#1
Jun2703, 08:04 PM

P: 364

From Matter and Motion by James Clerk Maxwell, Article 59,
"Let us define a massvector as the operation of carrying a given mass from the origin to the given point. The direction of the massvector is the same as that of the vector of the mass, but its magnitude is the product of the mass into the vector of the mass. Thus, if OA is the vector of the mass A, the massvector is OA*A" I can almost comprehend the idea of a massvector. Simply take the "vector of the mass" and multiply it by the mass. But what is the vector of the mass? What would be the point of the mass vector anyway? Thanks. 



#2
Jun2703, 08:15 PM

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PF Gold
P: 5,540

x_{CM}=(1/M)Σ_{i}m_{i}x_{i} where i=index (1,2,3,...) and M=total mass.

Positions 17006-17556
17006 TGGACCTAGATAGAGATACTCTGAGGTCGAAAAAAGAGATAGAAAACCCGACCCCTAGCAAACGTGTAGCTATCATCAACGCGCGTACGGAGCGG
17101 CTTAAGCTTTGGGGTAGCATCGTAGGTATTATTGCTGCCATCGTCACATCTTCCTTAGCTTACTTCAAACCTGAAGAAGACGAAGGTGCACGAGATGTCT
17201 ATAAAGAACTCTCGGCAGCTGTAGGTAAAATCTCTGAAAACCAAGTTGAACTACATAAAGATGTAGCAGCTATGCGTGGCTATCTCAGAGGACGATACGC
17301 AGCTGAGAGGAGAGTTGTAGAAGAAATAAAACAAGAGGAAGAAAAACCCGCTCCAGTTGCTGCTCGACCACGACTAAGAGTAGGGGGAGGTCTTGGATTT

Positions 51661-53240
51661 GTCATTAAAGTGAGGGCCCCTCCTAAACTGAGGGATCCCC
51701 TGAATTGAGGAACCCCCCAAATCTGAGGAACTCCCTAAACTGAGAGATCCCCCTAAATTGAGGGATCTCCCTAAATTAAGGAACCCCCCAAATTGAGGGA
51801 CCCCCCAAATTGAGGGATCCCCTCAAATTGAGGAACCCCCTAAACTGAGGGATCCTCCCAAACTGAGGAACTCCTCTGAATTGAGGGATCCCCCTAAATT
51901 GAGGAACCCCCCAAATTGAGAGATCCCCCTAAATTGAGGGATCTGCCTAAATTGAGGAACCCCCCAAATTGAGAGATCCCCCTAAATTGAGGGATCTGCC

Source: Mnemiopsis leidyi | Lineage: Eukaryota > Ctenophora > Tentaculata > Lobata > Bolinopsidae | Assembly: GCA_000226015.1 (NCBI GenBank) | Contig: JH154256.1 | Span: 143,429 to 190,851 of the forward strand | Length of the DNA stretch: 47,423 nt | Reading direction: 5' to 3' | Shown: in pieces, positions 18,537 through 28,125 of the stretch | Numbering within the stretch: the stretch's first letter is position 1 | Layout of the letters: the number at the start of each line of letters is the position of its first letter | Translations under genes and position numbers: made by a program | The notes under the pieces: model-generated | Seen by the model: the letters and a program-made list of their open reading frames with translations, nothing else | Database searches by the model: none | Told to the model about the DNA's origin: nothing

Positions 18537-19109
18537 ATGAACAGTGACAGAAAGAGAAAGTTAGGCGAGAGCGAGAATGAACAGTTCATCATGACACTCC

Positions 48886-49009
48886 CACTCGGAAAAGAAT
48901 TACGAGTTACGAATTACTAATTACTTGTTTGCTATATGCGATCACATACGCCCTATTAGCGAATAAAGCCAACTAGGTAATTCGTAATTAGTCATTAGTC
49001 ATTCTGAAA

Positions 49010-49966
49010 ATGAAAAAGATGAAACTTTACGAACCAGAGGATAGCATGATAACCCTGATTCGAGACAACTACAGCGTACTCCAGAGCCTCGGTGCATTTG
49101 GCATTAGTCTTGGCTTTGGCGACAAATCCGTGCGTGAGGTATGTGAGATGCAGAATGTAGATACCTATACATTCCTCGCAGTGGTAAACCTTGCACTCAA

#3
Jun2803, 11:17 AM

Math
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Thanks
PF Gold
P: 38,904

In modern terms (and not all THAT modern!) multiply the mass and the velocity vector to get the momentum vector.




#4
Jun2803, 01:16 PM

P: 364

Massvectors according to Maxwell 



#5
Jun2803, 01:22 PM

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PF Gold
P: 5,540





#6
Jun2803, 01:36 PM

P: 364

So to find the CM you have to use the displacement vectors of the masses in the system? If you use the momenta, acceleration, velocity, etc, and apply Tom's formula, you'll get the momentum, acceleration, velocity, etc, of the CM.




#7
Jun2803, 01:54 PM

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PF Gold
P: 5,540

(d^{2}/dt^{2})x_{CM}=(1/M)Σ_{i}m_{i}(d^{2}/dt^{2})x_{i} a_{CM}=Σ_{i}m_{i}a_{i} That's the only way I can get the sum of forces from the sum of the mx vectors with the equation for the CM. As you can see, changing from x to a on one side makes it necessary to do it on the other side, so we aren't talking about the location of the CM anymore, but its acceleration. 


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